A collection of fifteen stories, eleven of which have never been previously published, from the early career of bestselling American master Elmore Leonard.
Over his long and illustrious career, Elmore Leonard was recognized as one of the greatest crime writers of all time, the author of dozens of bestselling books—many adapted for the big screen—as well as a master of short fiction. A superb stylist whose crisp, tight prose crackled with trademark wit and sharp dialogue, Leonard remains the standard for crime fiction and a literary model for writers of every genre.
Marked by his unmistakable grit and humor, the stories in Charlie Martz and Other Stories—produced early in his career, when he was making his name particularly with westerns—reveal a writer in transition, exploring new voices and locations, from the bars of small-town New Mexico and Michigan to a film set in Hollywood, a hotel in Southern Spain, even a military base in Kuala Lumpur. They also introduce us to classic Leonard characters, some who recur throughout the collection, such as aging lawman Charlie Martz and weary former matador Eladio Montoya.
Devoted Leonard aficionados and fans new to his fiction will marvel at these early works that reveal an artist on the cusp of greatness.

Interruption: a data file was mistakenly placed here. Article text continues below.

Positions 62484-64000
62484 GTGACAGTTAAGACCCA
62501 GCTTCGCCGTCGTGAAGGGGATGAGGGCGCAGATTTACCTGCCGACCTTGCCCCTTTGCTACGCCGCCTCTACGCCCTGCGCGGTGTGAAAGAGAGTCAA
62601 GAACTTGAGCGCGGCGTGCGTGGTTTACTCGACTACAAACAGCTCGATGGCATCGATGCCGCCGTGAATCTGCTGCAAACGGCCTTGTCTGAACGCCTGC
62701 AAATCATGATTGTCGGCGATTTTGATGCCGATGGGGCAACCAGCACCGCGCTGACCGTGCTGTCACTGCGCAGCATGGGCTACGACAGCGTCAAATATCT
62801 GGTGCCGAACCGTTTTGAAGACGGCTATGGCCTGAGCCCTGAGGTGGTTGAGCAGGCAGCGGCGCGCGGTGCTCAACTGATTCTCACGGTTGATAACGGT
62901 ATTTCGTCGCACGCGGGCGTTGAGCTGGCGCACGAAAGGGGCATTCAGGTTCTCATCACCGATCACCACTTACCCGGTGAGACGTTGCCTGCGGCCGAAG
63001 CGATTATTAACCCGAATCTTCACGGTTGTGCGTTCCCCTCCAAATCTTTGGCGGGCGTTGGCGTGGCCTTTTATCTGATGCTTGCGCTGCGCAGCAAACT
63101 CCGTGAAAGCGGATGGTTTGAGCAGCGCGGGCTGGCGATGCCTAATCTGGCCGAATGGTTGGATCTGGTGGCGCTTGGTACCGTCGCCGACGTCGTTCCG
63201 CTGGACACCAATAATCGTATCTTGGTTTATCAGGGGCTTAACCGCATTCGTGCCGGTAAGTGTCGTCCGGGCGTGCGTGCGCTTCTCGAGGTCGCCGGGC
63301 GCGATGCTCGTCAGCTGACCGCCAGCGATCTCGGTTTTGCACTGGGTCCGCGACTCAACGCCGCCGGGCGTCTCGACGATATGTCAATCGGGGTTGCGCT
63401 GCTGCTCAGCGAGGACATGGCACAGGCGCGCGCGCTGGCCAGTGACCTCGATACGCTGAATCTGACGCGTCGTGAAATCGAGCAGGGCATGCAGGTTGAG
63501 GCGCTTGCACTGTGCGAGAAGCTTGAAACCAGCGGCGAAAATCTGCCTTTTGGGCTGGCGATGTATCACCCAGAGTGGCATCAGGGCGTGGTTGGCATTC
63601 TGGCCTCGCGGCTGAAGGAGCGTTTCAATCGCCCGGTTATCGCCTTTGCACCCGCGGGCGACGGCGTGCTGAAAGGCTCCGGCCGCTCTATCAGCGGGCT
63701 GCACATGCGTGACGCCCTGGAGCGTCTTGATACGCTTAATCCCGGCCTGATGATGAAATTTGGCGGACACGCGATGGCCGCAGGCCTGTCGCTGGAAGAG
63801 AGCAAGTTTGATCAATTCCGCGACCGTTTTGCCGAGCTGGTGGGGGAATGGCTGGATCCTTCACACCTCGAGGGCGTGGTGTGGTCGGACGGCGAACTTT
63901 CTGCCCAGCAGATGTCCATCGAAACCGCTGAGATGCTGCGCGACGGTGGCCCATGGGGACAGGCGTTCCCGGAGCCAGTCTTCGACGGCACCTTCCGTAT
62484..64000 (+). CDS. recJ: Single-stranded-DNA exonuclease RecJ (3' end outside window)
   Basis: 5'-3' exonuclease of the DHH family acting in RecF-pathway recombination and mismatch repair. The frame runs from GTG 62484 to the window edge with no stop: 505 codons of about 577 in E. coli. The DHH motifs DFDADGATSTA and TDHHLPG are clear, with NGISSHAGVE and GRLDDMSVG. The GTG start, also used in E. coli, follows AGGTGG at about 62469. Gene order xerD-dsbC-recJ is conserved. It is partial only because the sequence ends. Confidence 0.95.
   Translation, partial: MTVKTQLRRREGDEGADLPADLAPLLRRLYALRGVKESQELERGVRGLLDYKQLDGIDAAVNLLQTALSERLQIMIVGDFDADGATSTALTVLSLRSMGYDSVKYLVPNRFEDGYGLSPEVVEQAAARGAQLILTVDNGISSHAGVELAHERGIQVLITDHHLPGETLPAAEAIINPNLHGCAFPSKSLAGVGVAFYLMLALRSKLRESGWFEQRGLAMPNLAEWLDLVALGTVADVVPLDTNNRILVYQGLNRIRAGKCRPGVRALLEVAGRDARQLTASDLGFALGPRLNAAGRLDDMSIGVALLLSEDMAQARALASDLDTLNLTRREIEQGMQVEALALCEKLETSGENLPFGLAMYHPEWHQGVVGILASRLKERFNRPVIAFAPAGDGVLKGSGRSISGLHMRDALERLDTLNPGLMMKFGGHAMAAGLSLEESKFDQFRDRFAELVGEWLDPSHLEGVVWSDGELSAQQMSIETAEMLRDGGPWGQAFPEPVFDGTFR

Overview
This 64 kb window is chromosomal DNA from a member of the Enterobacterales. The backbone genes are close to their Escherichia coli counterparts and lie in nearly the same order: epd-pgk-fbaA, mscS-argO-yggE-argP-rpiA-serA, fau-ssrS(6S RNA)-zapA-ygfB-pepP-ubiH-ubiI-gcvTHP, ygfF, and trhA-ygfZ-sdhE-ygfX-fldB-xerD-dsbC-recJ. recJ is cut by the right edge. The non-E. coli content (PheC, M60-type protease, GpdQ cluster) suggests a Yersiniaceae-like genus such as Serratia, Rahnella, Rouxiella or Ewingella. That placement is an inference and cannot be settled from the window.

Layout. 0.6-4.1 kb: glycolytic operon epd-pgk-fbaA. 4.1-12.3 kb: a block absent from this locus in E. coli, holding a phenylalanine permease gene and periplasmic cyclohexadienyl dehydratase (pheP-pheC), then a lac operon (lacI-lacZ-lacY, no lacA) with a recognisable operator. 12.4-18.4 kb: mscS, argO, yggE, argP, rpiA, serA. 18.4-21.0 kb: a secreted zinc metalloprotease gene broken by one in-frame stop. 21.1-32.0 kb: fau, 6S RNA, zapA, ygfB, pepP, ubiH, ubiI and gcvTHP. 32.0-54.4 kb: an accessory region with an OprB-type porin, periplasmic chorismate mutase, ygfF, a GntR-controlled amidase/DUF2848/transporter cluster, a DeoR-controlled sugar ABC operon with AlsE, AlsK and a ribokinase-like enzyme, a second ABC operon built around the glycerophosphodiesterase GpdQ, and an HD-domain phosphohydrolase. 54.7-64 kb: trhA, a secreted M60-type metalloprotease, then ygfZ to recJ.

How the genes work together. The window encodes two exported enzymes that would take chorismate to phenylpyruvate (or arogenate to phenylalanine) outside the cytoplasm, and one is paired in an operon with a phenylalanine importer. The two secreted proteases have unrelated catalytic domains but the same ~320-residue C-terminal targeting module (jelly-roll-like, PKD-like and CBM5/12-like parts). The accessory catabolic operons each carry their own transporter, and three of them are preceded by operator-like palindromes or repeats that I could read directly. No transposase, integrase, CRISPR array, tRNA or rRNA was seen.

Written while Leonard (Raylan) held a day job as an advertising copywriter, this posthumous collection showcases the early writing of the author of westerns and crime stories, revealing his particular genius in embryonic, pulpish form. Fans of Justified's Deputy U.S. Marshal Raylan Givens will recognize his roots in straight-shooting Charlie Martz, a lawman in the New Mexico Territory who is featured in several stories. Aficionados of the classic movie westerns 3:10 to Yuma and The Tall T, both adapted from Leonard's short stories, will find a familiar narrative in "Confession," in which a Catholic priest defends his church against two cold-blooded outlaws. Readers familiar with the mean streets of Leonard's Detroit will feel right at home with "One, Horizontal," as a man seeks revenge on the mobsters responsible for crippling his brother. Tough guys, another Leonard constant, clash in "For Something to Do," in which a veterinarian squares off against a jealous boxer over a woman. Leonard's trademark pitch-perfect ear for dialogue is on full display with the battling husband and wife of "The Italian Cut." And lovers of his movie-business satire, Get Shorty, will laugh knowingly at the antics of an overlooked American film extra making a sword-and-sandals epic in Spain in "The Only Good Syrian Footsoldier Is a Dead One." Despite the occasional dips into purple prose, the 15 stories in this collection are an enjoyable illustration of a writer taking his first halting steps toward greatness.